The Supercomputer that’s Raspberry Pi
Watching this video you will feel how innovative and genius some of us are. Look at them, they have stacked 64 of RaspberryPi’s US$25 dollar computers into a supercomputer of some sort. It boasts a memory of 1TB by cobbling together 16GB SD cards in each of the computers running Linux. And what is more amazing is that it is housed in Lego brick casing. Wow.
If you feel like building your own Supercomputer out of these minuscule computers, the professors at University of Southampton have provided a guide and can be downloaded from their website here.
The men behind this engineering feat were led by Professor Simon Cox, who was well supported by Richard Boardman, Andy Everett, Steven Johnston, Gereon Kaiping, Neil O’Brien, Mark Scott and Oz Parchment, along with Professor Cox’s son James Cox (aged 6) who provided specialist support on Lego and system testing. Ain’t that cool James!
And the most amazing thing is that the whole assembly was around £2,500. A bargain.
Ok, before we get ahead of ourselves, Raspberrypi computers are not really super fast. They are powered off an ARM based chip (similar to what we get in our cell phones) with the following technical specs:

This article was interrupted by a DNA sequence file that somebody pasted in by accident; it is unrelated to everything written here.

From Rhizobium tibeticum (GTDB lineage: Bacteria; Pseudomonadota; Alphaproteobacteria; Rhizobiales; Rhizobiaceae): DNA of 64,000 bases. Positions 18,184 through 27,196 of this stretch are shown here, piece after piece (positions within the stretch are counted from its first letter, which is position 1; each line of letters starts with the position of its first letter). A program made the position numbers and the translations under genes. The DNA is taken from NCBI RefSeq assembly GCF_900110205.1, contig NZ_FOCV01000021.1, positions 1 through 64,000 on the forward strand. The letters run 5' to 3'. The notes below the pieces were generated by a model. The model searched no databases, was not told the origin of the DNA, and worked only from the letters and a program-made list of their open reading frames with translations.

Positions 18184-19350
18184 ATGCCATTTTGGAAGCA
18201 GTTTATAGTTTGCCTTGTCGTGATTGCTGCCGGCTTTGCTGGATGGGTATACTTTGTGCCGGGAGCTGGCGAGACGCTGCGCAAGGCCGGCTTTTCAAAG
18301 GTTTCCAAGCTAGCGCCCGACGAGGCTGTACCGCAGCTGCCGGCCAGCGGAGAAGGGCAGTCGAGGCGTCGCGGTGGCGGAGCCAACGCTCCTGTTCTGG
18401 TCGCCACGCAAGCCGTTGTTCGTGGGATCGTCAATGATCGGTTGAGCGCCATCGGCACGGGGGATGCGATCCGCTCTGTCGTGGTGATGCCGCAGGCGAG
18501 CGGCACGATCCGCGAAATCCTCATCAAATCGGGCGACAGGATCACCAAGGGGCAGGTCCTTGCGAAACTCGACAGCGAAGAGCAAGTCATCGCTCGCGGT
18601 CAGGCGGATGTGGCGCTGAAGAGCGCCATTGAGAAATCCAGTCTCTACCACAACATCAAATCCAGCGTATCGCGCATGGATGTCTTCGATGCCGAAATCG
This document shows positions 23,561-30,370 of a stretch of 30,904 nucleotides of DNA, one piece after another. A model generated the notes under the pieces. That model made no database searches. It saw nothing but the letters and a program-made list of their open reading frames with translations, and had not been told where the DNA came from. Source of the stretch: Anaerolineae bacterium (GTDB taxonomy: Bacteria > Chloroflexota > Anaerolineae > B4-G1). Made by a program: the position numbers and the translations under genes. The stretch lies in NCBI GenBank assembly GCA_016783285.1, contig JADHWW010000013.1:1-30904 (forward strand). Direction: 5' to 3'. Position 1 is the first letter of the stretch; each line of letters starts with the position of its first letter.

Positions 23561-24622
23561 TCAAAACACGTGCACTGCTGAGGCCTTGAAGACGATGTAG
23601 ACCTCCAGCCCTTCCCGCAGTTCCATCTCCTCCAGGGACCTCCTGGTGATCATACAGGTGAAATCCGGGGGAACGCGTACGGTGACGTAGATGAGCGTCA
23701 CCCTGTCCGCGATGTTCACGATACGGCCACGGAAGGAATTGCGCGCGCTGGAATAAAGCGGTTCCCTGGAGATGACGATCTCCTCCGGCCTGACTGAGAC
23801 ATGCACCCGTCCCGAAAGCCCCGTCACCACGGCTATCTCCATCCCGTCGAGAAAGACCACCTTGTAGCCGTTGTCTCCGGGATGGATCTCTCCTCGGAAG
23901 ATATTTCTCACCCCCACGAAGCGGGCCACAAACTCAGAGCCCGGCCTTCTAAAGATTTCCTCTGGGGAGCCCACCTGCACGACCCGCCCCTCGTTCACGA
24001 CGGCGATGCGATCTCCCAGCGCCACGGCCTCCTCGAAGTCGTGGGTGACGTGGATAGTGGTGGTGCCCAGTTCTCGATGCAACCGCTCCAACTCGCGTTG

- Broadcom BCM2835 700MHz ARM1176JZFS processor with FPU and Videocore 4 GPU
- GPU provides Open GL ES 2.0, hardware-accelerated OpenVG, and 1080p30 H.264 high-profile decode
GPU is capable of 1Gpixel/s, 1.5Gtexel/s or 24GFLOPs with texture filtering and DMA infrastructure
- 512MB RAM
- Boots from SD card, running a version of Linux
- 10/100 BaseT Ethernet socket
Hence, it does not make for a very fast computer, but it does show that we can build something big out of nothing.
Raspberry Pi is a not for profit foundation based out of UK. Their website has this to say about themselves:
We don’t claim to have all the answers. We don’t think that the Raspberry Pi is a fix to all of the world’s computing issues; we do believe that we can be a catalyst. We want to see cheap, accessible, programmable computers everywhere; we actively encourage other companies to clone what we’re doing. We want to break the paradigm where without spending hundreds of pounds on a PC, families can’t use the internet. We want owning a truly personal computer to be normal for children. We think that 2012 is going to be a very exciting year.